·       An excellent young pastor coming.
·       Finances
·       A city that’s large enough to offer a great harvest, and is just waiting for someone to lift the banner and declare war on the enemy and love for folks.
·       Incredible membership of people willing to work. I’ve been so impressed that you haven’t needed a pastor to carry on.
·       Lovely facilities.
·       You have the respect of the community and so many intangibles that money can’t buy.

This city can become a bastion of faith in Almighty God. And they can look to the faithfulness of this fellowship and other churches in town who took God at His word.

Listen, the lost aren’t looking to the church for GOOD ADVICE, they’re looking for GOOD NEWS. And you have that news. You’ve got nothing to be ashamed of or to hang your head about. You’re doing so much better than you think you are.

SHOUT!  A shout of praise, not pessimism, for God has given you the city.

But not only is it a shout of praise, it is also….


At this point in time, Joshua and the boys weren’t looking back to past exploits, and they could have…NO, they were staring a new challenge dead in the face….Jericho. and this challenge was bigger, meaner, tougher more imposing than anything they had faced.
Folks, the only value yesterday may hve had was to give them courage and confidence in a God of infinite variety…who never let them down.

The Christian life is a process. It is a journey. Something we are working on and something we are having worked out in us day after day.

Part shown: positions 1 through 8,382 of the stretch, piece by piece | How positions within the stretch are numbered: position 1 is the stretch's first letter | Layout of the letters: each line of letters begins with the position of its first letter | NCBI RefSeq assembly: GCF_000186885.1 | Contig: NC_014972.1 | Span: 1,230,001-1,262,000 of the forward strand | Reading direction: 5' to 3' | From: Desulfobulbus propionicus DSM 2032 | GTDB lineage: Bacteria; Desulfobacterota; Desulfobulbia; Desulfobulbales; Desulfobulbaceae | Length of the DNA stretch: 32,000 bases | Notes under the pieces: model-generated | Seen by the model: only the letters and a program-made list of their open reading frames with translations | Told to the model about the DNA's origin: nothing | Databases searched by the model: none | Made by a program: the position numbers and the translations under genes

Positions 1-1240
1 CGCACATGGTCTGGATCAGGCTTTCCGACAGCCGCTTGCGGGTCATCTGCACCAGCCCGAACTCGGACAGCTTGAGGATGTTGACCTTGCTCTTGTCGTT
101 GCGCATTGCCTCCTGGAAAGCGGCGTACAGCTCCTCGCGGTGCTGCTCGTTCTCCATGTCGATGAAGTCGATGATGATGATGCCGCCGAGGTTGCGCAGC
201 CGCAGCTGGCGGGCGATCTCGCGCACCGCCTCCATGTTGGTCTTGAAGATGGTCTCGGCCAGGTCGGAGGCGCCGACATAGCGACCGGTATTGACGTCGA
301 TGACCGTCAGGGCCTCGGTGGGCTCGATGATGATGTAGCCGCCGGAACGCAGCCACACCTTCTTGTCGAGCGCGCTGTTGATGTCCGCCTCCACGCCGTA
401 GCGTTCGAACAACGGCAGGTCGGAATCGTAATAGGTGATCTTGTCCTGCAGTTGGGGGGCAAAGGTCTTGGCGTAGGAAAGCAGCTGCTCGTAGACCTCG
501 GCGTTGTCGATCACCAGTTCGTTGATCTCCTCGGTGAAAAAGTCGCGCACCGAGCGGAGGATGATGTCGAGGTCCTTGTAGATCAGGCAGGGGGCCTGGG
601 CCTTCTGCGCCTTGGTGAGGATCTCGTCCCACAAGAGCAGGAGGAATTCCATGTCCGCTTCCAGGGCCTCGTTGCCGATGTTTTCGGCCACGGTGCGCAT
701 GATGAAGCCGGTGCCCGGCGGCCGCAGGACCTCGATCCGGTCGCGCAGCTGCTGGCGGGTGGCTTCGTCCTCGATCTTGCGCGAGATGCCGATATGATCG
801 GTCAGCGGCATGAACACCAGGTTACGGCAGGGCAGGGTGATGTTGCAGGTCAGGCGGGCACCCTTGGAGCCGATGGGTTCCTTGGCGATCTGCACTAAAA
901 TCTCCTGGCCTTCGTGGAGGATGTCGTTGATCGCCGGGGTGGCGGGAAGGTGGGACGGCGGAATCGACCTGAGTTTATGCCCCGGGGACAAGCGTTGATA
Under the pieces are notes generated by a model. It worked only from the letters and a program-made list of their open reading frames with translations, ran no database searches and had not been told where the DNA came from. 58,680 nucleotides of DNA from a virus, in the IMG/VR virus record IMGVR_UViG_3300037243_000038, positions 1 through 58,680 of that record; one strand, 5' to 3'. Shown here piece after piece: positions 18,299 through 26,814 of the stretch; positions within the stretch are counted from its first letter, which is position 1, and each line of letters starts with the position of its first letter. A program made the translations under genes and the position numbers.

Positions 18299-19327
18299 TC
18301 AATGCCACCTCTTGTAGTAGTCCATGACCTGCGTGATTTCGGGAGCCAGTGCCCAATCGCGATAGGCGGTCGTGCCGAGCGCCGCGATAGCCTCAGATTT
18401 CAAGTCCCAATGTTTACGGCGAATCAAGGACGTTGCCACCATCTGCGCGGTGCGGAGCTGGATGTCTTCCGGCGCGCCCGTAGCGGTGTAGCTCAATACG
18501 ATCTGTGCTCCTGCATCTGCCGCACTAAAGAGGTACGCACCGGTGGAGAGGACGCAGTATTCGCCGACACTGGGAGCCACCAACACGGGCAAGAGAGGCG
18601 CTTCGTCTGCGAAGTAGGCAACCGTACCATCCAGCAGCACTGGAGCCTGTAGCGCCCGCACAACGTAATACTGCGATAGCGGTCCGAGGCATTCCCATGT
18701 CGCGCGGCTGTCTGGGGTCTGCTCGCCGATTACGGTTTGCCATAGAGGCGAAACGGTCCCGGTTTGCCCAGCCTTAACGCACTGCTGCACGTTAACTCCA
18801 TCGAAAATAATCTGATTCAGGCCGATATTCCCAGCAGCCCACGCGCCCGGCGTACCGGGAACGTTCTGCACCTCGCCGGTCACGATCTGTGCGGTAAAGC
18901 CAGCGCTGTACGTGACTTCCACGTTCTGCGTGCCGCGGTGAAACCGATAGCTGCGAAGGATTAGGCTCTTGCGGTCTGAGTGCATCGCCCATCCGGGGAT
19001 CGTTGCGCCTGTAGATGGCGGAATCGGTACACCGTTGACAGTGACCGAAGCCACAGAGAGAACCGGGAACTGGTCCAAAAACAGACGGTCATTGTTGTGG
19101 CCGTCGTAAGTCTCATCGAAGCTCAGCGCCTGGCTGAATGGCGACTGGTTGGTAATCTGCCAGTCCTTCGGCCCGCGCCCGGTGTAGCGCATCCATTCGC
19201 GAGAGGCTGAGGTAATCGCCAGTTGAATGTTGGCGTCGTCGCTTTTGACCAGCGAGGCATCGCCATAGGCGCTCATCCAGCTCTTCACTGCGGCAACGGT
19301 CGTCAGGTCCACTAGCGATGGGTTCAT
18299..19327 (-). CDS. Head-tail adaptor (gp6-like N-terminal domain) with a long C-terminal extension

During these days of “retirement” I have been brought back to a verse that has been an anchor for me across the years. Isaiah 43:18 says, “Forget the former things; do not dwell on the past. See, I am doing a new thing! you not perceive it?”

These words  are God’s voice to His people. He didn’t want them to never again embrace fond memories of former glory. NO, the verse is indicating something far more positive than that. When it says, “I am doing a new thing,” those words actually mean, “What I am doing in you and for you and through you will make the former things pale in comparison.

Folks, that’s true of this church. Every pastor who has filled it’s pulpit over the past (how many years) has helped set the course of the church to accomplish new things for God that the former pastor couldn’t or wouldn’t have accomplished. They all had a purpose.

I believe that God is doing a new thing in you and this church and together we can “SHOUT! For God has given you the city.”

“We ARE more than conquerors.”

Finally, it’s….

But this power God has for us is not there so that you will be enabled to do great signs and wonders and all kinds of fabulous, amazing spectacular things so that people will say, “Wow! That’s power!”

John the Baptist performed no recorded miracles yet Jesus called him the greatest man born of woman.

No, this power is amazingly down to earth. We are STRENGTHENED with all power according to His glorious might so that we might have ENDURANCE AND PATIENCE. You can’t get more practical than that.

The power of God is made available to people in great measure in order that they might live purposefully and powerfully down here in the normal circumstances of life

ENDURANCE means God’s power enables me to respond properly to my external circumstances.
Endurance means you’ve got the strength to finis the race and win the prize.
The church is an interesting ORGANIZM. There is often an ebb and flow to church growth and when we find we’re in the “ebb” we can easily panic and wonder if it’s going to be alright.

But listen. God is with YOU. He wants you to win at life and as a church. In fact, He’s done everything in His power to make it happen: “For God so loved the world….”

“SHOUT! For God has given you the city.”

“We are more than conquerors.”